13A.1 Creation of a Statistical Ensemble for Tropical Cyclone Intensity Prediction

Thursday, 19 April 2012: 1:45 PM
Champions DE (Sawgrass Marriott)
Kate D. Musgrave, CIRA/Colorado State Univ., Fort Collins, CO; and B. D. McNoldy and M. DeMaria

The Logistic Growth Equation Model (LGEM) and the Statistical Hurricane Intensity Prediction Scheme (SHIPS) model are two statistical-dynamical intensity guidance models currently in operational use at the National Hurricane Center (NHC). LGEM has been a top-performing operational intensity guidance model since its introduction in 2006, while SHIPS has been continually updated since its introduction in 1991 to remain a high-performing operational intensity guidance model. SHIPS employs a multiple-regression technique, while LGEM uses a version of the growth equation. Both models rely on large-scale environmental predictors as input to forecast the change in tropical cyclone intensity, using the official forecast track to derive the predictors from the Global Forecast System (GFS) model fields.

SPICE (Statistical Prediction of Intensity from a Consensus Ensemble) has been developed as a combination of the official SHIPS and LGEM intensity guidance, as well as SHIPS and LGEM runs based off the large-scale environments in the GFDL and HWRF regional models. The six total forecasts are combined into two unweighted consensuses: one from the three SHIPS forecasts and one from the three LGEM forecasts. The two unweighted consensuses are then combined into one weighted consensus, with the weights determined empirically from the 2008-2010 official SHIPS and LGEM sample. These weights favored the SHIPS consensus in the early time periods, shifting to the LGEM consensus being weighted more heavily after about 36 hours.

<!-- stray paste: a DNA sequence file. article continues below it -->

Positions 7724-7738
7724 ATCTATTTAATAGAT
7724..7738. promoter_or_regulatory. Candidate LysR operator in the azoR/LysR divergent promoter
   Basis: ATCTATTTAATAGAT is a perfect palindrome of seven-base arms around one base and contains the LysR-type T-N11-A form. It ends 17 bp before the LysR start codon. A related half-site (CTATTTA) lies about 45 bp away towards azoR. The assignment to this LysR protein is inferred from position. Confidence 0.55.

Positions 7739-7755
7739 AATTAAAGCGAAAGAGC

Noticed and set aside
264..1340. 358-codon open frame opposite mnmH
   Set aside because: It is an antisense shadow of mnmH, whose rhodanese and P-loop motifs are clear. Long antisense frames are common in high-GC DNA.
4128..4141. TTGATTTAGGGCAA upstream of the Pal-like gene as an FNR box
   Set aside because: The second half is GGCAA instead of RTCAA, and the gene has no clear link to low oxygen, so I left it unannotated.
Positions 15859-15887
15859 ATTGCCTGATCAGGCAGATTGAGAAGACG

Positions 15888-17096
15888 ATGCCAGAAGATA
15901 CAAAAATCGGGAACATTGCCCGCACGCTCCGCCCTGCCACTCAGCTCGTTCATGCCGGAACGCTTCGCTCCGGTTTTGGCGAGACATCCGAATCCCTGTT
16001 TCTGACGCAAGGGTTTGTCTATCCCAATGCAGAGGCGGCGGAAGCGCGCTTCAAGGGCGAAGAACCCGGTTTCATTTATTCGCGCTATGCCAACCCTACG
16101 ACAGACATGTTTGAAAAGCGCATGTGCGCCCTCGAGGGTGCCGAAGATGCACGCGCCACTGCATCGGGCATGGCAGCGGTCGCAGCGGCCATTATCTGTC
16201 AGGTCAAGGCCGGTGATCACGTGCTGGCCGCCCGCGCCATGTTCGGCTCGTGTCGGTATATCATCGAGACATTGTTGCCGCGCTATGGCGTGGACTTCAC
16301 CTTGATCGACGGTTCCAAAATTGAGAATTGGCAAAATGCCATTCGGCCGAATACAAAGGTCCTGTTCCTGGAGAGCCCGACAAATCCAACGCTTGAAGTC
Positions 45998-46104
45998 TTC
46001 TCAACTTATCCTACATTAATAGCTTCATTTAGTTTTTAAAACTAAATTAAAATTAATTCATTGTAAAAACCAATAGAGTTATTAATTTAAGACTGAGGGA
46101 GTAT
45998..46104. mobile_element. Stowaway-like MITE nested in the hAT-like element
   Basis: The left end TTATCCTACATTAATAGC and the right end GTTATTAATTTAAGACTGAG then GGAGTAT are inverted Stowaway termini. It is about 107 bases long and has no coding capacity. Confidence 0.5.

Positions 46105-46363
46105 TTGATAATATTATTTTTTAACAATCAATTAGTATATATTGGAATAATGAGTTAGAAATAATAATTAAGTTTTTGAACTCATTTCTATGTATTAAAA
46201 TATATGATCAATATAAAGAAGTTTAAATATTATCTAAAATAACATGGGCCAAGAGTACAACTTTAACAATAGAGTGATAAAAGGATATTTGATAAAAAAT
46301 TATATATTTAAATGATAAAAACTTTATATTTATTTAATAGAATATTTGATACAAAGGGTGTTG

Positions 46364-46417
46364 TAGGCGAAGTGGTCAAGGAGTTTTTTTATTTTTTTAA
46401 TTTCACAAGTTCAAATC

Retrospective tests of SPICE over the 2008-2010 Atlantic hurricane seasons indicated that SPICE outperformed both SHIPS and LGEM at all lead times, and the improvements were statistically significant at almost all times. SPICE was run real-time during the 2011 season as part of the Hurricane Forecast Improvement Project (HFIP), and results from the season will be presented here. Experiments with using COAMPS-TC, additional regional and global models, and a variable consensus will also be considered.

DISCLAIMER: The views, opinions, and findings in this report are those of the authors and should not be construed as an official NOAA and/or U.S. Government position, policy, or decision.

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